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The Long View: Spirit Wars

John Crowley

John Crowley

Now nearly twenty years old, this book review is a pretty good primer of the cultural movements in America that made the Da Vinci Code a best-seller.

So far, the biggest religious revival of the early twenty-first century has been an increasing lack of religious affiliation at all. The Second Religiousness may yet come, but it isn't here yet.


Spirit Wars: Pagan Renewal in Christian America
by Peter Jones
WinePress Publishing, 1997
$18.95, 331 pages
ISBN: 1-883893-74-7

 

A Preview of the Great Apostasy?

 

"Where was it ...said...that in the religious history of the West the old gods are always turning into devils, cast from their thrones into dark undergrounds, to be lords over the dead and the wicked? It had happened to..the Northern gods...who became horned devils for Christians to fear...And now look, the wheel turns, Jehovah becomes the devil. Old Nobadaddy, liver-spotted greasy-bearded jealous God, spread over his hoard of blessings like the Dragon, surrounded by his sycophants singing praises, never enough though...
(John Crowley, "Love & Sleep," pages 499-500)

 

It's a rare American church-goer who has not noticed that at least some of the leaders of his denomination have been talking funny in recent years. The use of gender-neutral language does not prove much, since this is becoming a standard professional-class dialect (failure to use which is in some cases actionable at law). Nevertheless, even the most trusting parishioner has to wonder whether new formulas like "Creator, Savior, Comforter" really mean the same as the old "Father, Son, Holy Spirit." Perhaps more incomprehensible to the folks in the pews has been the dogmatization of ecology, which might seem to some people to be the paradigm case of a prudential issue.

Paradoxically, it is only in the most extreme situations, where pastors speak openly of the Earth as the goddess Gaia and churches invite practicing witches to lead Bible study groups on Halloween, that it really becomes clear what is going on. The bald truth is that a large slice of the American theological establishment has abandoned Christianity as expressed in its traditional creedal formulations and adopted a species of gnosticism. "Spirit Wars," a new book by Peter Jones, currently Professor of New Testament at Westminster Seminary in Escondido, California, is a guide to this new religion, showing how it fits into the intellectual landscape of late twentieth century America and describing in detail its many close links with the classical gnostic heresies of the first few centuries A.D.

Professor Jones writes from an evangelical perspective, though not without reference to the state of Judaism and the Roman Catholic Church. (Regarding the latter, he quotes frequently from Donna Steichen's "Ungodly Rage.") With a masters degree from the Harvard Divinity School and a doctorate from the Princeton Theological Seminary, he is certainly in a position to describe the progressive paganization of the leadership of the mainline churches in America. Though British-born, he seems to have made his way through the great educational institutions of the United States just before the Long March of `60s ideology began. Unlike many of his younger colleagues today, he is therefore still able to be shocked.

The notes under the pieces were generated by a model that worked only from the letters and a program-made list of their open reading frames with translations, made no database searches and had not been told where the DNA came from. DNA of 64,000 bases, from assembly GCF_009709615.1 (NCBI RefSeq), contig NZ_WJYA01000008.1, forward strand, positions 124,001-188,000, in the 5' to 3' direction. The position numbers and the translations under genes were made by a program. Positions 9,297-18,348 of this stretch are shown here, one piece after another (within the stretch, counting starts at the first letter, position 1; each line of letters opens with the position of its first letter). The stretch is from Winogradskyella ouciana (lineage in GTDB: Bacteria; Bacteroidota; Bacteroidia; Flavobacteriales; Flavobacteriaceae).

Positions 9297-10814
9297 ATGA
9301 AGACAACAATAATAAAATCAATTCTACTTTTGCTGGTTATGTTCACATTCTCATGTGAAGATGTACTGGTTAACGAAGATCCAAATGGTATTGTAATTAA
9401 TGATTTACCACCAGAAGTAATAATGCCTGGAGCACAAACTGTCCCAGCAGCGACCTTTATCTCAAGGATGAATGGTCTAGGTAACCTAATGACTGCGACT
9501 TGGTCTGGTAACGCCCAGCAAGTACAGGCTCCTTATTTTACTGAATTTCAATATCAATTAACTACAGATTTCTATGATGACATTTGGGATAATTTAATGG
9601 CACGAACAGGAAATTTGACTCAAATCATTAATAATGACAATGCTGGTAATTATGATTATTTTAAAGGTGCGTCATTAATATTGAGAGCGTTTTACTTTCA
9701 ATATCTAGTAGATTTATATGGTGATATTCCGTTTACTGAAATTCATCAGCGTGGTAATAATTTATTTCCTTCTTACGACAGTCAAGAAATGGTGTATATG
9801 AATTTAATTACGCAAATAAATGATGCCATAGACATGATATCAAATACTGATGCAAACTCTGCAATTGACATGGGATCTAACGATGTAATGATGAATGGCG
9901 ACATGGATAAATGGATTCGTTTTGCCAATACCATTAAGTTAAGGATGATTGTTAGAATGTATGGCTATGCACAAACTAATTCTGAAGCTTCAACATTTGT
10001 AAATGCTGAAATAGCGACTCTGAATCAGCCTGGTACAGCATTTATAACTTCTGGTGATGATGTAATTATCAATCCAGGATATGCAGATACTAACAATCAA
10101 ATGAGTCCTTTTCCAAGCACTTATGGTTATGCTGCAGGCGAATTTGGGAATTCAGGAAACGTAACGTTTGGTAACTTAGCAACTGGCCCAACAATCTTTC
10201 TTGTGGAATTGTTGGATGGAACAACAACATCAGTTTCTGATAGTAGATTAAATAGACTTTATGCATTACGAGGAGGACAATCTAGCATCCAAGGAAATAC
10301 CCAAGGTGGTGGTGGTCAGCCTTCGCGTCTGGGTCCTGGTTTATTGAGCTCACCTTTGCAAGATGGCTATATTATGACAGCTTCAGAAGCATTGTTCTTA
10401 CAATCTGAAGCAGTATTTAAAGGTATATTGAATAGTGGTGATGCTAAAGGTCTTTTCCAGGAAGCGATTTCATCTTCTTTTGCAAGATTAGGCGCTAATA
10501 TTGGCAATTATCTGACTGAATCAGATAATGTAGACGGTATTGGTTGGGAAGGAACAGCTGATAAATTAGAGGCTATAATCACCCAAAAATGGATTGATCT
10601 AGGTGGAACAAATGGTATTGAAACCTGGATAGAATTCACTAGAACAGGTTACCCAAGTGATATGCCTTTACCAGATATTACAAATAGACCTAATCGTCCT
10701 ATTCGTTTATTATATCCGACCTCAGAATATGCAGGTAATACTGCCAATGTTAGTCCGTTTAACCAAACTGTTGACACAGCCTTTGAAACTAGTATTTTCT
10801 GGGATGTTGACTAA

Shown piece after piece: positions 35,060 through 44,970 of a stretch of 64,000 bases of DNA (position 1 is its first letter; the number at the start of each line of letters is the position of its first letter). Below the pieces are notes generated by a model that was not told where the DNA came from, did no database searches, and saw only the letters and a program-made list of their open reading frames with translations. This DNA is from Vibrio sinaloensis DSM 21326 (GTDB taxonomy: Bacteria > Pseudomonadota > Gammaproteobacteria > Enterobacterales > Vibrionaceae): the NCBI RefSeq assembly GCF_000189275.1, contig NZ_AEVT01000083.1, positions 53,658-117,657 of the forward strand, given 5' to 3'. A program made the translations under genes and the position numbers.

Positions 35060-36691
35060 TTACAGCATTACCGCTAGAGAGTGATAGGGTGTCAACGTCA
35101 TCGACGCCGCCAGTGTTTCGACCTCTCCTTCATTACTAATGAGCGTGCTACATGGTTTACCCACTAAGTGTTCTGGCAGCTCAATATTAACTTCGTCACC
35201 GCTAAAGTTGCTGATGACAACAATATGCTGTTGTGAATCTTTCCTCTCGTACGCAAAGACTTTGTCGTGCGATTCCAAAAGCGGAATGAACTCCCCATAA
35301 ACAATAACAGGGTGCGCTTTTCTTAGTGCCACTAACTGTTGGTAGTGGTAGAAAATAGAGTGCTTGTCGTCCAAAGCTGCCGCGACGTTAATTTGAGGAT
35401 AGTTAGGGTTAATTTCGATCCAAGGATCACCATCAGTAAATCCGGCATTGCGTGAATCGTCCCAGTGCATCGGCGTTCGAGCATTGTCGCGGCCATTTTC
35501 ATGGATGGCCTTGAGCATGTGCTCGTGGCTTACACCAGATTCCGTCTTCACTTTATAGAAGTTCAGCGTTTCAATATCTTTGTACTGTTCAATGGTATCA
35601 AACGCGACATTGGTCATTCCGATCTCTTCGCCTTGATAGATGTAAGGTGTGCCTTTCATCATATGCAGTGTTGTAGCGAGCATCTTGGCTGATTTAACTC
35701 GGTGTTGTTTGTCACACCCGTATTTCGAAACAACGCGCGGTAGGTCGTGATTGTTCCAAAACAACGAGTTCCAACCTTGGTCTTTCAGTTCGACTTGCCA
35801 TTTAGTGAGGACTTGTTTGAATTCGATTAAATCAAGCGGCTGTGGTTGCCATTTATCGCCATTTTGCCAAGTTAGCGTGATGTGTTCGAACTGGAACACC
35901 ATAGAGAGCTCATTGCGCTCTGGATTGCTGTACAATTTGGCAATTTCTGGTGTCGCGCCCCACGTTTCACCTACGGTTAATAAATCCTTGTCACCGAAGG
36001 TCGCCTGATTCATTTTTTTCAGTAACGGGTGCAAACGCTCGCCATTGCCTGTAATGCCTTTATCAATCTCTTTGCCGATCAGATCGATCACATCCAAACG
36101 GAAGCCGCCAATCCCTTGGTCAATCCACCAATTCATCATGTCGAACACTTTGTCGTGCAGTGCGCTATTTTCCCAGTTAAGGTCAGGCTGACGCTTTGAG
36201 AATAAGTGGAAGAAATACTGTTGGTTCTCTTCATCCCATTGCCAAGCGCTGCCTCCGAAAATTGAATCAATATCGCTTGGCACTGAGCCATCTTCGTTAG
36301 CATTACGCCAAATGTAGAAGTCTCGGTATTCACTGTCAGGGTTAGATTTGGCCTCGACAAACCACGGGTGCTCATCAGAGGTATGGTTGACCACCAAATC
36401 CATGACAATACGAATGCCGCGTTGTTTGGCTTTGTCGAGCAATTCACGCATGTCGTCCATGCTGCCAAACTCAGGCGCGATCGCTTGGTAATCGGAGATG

Perhaps the most valuable aspect of the book is the connections it makes between the resurgence of gnosticism and other trends in the academy and politics. The literary technique known as deconstruction, for instance, helped to create the intellectual universe in which the transcendental monotheism of orthodox Christianity became quite literally unthinkable to many people with expensive educations. I might add that, most recently, deconstruction (which turned out to have been founded by Nazis) has been superseded in some institutions by some form of "historicism." As practiced by many prominent theologians, this approach essentially consists of recasting biblical history to fit an ideological perspective. The metaphysical anti-monotheism inculcated by deconstruction still remains, of course, but there has been added to it a profound dishonesty in the use of historical sources.

Even more interesting, perhaps, is Jones's assertion that American gnosticism has begun to serve as the theological underpinning of cultural and even political liberalism. For two centuries, the chief alternative to orthodox Christianity was atheist humanism, or agnostic scientism, or at any rate some way of looking at the world that categorically excluded the supernatural. This is no longer the case. Increasingly, people who oppose traditional ethics and who seek to collapse the human race into the natural world are claiming some sort of supernatural sanction. This trend has entered the mainstream to an appalling degree, as even a cursory familiarity with Vice President Al Gore's preachy eco-feminist tract, "Earth in the Balance," will confirm. In some ways, the people who control the key institutions of American society are more pious than their predecessors were a century ago. The problem is that this piety is directed toward objects that have less and less in common with the religion of the people these institutions are supposed to serve and represent.